Area & Geography: South East Asia
Laos is a landlocked country covering 236,800 square kilometers and shares its borders with China, Myanmar, Thailand, Cambodia, and Vietnam.
About 70% of its total land area is comprised of mountains and plateaus.
The Mekong River is Laos’ primary geographical feature, running the entire length of the country and serving as a natural border with Thailand..
Time-zone: GMT +7
GMT plus 7 hours
Government offices are open from 08:00 to 17:00 (with a one-hour lunch break) from Monday to Friday. Saturday and Sunday are holidays. In local regions, offices are open from 07:00 to 11:00 and 13:00 to 17:00
Private shops are open from about 08:00 or 8:30 to 21:00 or 22:00
Climate & Seasons: Tropical Monsoon
Laos has a tropical monsoon climate with wet and dry seasons.
May is very hot with occasional rain;
June to October is the humid and wet monsoon season;
November to April is the cooler, dry season.
The Lao language has varying dialects throughout the country. Interestingly, many ethnic groups don’t speak any Lao. Other languages used in Laos are French, English, Chinese, Thai and Vietnamese.
People & Religion: Laotians & Buddhism
Laos’ population is about 7 million consists of more than 60 different ethnic groups, with most falling into three main categories: The Lao Loum who inhabit the lowlands, the semi-nomadic Lao Theung who live in the lower mountain ranges and the Lao Soung hill tribes originating from Burma, Tibet and southern China.
The great majority of the Lao people are Theravada Buddhists. Many Laotian men attend Buddhist monasteries for training before entering secular life. Other religions practiced include various Christian denominations, Baha’I Faith and Islam. Animism is widely practiced among ethnic groups.
FESTIVALS & HOLIDAYS
The vast majority of Laos’ festivals are linked to the seasons or Buddhist holidays. Pimai, the Lao New Year, is the country’s most important holiday. The three-day celebration usually takes place in mid-April and is characterized by the ceremonial washing of Buddha statues in temples. Other noteworthy festivals include:
+ January – Bun Pha Wet: Falling on different dates throughout the month the festival commemorates the Jataka, the life story of Lord Buddha as Prince Vestsantara. The story is recited in temples throughout the country and this is considered a particularly auspicious time for ordination as a monk.
+ February – Magha Puja: Held on the night of the full moon to commemorate the original teachings of Lord Buddha given to over a thousand monks who came spontaneously to hear him speak. The festival is marked by grand parades of candle-bearing worshippers circling their local temples and much religious music and chanting. – Vietnamese Tet & Chinese New Year – Celebrated in Vientiane, Pakse and Savannakhet by the Vietnamese and Chinese communities who close their businesses for several days during this period.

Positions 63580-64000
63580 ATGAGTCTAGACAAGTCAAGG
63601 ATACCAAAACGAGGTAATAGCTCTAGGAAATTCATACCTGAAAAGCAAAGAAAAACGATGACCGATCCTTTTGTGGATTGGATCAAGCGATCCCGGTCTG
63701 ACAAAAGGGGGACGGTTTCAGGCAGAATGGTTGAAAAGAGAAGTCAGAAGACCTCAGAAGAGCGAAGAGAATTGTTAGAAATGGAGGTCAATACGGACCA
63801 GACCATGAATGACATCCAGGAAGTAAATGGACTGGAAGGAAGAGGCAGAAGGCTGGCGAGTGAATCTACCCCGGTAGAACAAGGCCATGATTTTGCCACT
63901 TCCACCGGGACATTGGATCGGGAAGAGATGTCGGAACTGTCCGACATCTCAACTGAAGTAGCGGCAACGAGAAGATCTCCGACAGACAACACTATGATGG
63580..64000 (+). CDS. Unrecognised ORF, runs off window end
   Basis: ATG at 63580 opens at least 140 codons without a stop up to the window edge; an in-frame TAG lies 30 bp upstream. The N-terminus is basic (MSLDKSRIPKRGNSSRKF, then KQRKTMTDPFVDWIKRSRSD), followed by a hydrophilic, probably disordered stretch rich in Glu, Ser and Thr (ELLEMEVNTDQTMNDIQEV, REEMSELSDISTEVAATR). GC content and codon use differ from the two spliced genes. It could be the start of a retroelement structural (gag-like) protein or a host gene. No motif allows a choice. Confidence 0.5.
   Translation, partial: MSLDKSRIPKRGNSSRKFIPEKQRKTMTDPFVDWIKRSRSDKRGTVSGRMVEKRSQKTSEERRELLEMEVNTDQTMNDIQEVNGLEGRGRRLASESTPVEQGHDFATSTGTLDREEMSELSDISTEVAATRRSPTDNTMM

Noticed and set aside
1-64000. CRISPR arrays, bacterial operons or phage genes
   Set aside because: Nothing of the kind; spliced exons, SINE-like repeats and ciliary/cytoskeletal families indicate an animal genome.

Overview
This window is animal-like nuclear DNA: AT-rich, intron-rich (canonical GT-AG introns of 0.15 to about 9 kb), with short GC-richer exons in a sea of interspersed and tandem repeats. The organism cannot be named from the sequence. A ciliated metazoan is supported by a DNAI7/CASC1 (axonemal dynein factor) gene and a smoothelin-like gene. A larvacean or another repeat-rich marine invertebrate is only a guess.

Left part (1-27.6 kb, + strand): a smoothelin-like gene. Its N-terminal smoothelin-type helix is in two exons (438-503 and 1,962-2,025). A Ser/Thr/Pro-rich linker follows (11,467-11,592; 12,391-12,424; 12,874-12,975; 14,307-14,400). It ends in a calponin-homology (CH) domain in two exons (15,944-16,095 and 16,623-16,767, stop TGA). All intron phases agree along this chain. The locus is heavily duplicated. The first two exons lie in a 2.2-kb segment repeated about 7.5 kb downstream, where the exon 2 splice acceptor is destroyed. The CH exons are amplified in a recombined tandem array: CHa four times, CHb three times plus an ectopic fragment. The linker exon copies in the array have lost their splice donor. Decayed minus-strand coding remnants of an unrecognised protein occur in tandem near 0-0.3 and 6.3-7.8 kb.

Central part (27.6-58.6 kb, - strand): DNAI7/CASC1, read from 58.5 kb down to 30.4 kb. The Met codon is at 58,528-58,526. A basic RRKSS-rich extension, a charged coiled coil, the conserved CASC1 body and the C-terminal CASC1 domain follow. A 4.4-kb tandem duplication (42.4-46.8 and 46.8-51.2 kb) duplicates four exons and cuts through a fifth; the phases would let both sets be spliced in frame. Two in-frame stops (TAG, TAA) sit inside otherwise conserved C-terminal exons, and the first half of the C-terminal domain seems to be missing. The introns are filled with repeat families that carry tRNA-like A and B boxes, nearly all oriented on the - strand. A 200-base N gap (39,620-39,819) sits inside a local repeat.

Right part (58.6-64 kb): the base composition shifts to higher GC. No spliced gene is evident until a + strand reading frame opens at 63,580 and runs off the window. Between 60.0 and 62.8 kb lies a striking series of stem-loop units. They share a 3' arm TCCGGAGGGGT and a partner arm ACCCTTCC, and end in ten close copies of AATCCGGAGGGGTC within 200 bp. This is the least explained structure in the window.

+ March – Boun Khoun Khao: – A harvest festival celebrated at local temples
+ April – Boun Pimai – This is the celebration of the Lao New Year and is a combination of merriment and meditation. Similar to other festivals at this time, in particular Thailand, Boun Pimai is celebrated with parades, dancing, singing and enthusiastic water-throwing. At Luang Prabang water pouring ceremonies are performed on Buddha statues. Temple compounds are further decorated with small sand Stupas, offered to bring good fortune and health.
+ May – Labor Day 1st May – public holiday. Boun Bang Fai (rocket festival) – With its origins in pre-Buddhist rain-invoking ceremonies, this festival now coincides with the Lao Visakha Puja celebrations. Parades, songs and dances all lead to an explosive climax as huge, ornate, homemade bamboo rockets are blessed and fired into the skies to invite the rains.
+ June/July – Children’s Day (1st June – public holiday). Khao Phansaa – Marking the beginning of the three-month Buddhist Lent, which commences at the full moon in July and continues until the full moon in October.
+ August – Haw Khao Padap Din – Devoted to remembering and paying respect to the dead, it is marked by the macabre ceremony of exhuming previously buried bodies, cleaning the remains and then cremating them on the night of the full moon. Relatives then present gifts to the monks who have chanted on behalf of those who have passed away.
+ October – Awk Phansaa (Awk Watsa) – Marking the end of Buddhist Lent on the day of the full moon. Monks are at last permitted to leave the temple and are presented with gifts. Bun Nam (water festival) – In riverside towns such as Vientiane, Luang Prabang and Savannakhet, the highly competitive Bun Nam boat races (suang heua) are held during the same time as Awk Phansaa.
+ November – Boun That Luang – Though celebrated at many temples around the country this festival is traditionally centered at That Luang in Vientiane. Fairs, beauty contests, music and fireworks take place throughout the week of the full moon and end with a candlelight procession (wien thien) around the temple of That Luang.
+ December – Lao National Day (2nd December – public holiday) – Streets strewn with national flags and banners, processions, parades, and speeches are the highlights of this celebration for the victory of the proletariat in 1975.